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Intellectual Property

Intellectual Property

by Timothy Lee Wherry

Editorial Reviews

AGERANGE: Ages 11 to Adult.

Patent, copyright, and trademark questions are very common in all library settings, and answering these questions has never been easy. Because of technology, many new types of "intellectual property" exist, including Internet sites and digital media. Thanks to this new volume by Wherry, librarians can breathe a sigh of relief as he provides clear concise information on this complicated and multifaceted topic. Wherry carefully explains the difference between patents, copyrights, and trademarks and when one would want to obtain any one or a combination of the three. He goes on to instruct readers on how technology has simplified the process of both searching and acquiring these three types of intellectual property protection. He manages to take very complicated issues and break them down so that they can be easily explained to anyone who needs this information. There are question-and-answer sections at the end of each chapter, and Wherry includes a variety of examples to define each of his explanations. He also includes an easy-to-use index and two appendixes. The first appendix has the Intellectual Property codes in verse written by Yehuda Berlinger, providing an amusing poetic way to understand three very complex issues. The other lists the Patent and Trademark Depository Libraries throughout the country. This informative and necessary volume is a must have for any professional reference collection. Reviewer: Shari Fesko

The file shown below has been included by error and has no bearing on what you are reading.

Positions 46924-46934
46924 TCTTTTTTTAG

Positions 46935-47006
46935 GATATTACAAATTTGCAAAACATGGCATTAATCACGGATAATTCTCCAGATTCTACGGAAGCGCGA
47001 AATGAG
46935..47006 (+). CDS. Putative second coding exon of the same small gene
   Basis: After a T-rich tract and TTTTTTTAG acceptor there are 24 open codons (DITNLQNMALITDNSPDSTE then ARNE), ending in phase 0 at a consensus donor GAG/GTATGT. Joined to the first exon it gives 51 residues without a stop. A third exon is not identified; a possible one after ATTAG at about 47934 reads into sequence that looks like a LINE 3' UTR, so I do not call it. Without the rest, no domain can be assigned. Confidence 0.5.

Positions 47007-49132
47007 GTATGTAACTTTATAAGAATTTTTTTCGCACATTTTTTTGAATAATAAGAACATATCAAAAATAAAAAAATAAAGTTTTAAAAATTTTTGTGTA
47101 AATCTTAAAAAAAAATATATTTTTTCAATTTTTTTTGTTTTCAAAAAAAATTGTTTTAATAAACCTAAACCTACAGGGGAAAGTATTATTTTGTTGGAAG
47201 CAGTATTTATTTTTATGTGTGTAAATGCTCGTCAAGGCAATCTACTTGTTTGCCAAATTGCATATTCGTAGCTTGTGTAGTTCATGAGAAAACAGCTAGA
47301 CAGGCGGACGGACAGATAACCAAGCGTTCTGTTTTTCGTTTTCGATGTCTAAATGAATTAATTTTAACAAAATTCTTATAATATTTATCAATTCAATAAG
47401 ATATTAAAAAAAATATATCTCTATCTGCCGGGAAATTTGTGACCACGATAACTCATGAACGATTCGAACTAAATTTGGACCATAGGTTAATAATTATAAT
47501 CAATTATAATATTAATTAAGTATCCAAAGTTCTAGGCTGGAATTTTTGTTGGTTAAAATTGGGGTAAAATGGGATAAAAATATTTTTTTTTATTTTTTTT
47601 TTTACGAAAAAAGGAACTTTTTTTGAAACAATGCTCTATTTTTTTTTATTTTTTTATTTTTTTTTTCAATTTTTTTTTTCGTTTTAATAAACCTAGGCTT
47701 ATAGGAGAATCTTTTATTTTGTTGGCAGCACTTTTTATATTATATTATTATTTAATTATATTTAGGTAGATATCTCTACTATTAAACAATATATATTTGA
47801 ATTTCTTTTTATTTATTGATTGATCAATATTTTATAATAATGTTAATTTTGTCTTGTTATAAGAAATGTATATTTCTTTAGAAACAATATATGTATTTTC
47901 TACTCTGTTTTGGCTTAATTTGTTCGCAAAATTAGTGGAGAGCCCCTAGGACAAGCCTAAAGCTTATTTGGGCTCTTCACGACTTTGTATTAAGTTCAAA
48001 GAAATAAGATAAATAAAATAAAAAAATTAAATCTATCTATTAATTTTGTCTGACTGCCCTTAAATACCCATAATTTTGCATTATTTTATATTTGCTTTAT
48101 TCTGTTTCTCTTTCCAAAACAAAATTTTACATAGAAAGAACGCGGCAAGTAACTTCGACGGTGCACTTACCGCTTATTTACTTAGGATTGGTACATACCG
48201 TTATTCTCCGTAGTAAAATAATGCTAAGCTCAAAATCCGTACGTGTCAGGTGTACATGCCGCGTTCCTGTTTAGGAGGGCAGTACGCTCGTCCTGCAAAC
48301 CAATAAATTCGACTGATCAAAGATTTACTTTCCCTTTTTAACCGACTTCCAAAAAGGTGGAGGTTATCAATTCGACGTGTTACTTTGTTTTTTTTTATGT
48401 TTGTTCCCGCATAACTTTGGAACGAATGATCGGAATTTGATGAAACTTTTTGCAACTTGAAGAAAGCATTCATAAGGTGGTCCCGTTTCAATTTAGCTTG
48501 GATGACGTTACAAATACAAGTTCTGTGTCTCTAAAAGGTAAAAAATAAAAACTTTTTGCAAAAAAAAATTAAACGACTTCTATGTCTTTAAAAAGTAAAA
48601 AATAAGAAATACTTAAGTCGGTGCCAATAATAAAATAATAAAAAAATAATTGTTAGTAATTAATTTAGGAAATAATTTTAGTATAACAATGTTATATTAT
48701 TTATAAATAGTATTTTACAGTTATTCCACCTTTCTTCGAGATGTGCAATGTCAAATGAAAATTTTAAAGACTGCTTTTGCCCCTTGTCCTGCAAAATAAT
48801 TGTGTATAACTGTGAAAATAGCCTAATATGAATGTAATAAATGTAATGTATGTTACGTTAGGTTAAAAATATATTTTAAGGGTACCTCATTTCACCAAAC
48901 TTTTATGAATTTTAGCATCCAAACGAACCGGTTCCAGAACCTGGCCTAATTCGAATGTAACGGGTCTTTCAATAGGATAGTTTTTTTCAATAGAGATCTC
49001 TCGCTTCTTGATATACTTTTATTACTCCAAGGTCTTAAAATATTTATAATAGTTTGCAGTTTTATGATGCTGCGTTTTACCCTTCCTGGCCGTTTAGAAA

April 2008 (Vol. 31, No. 1)

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ALA Editions
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8.25(w) x 11.00(h) x 0.33(d)

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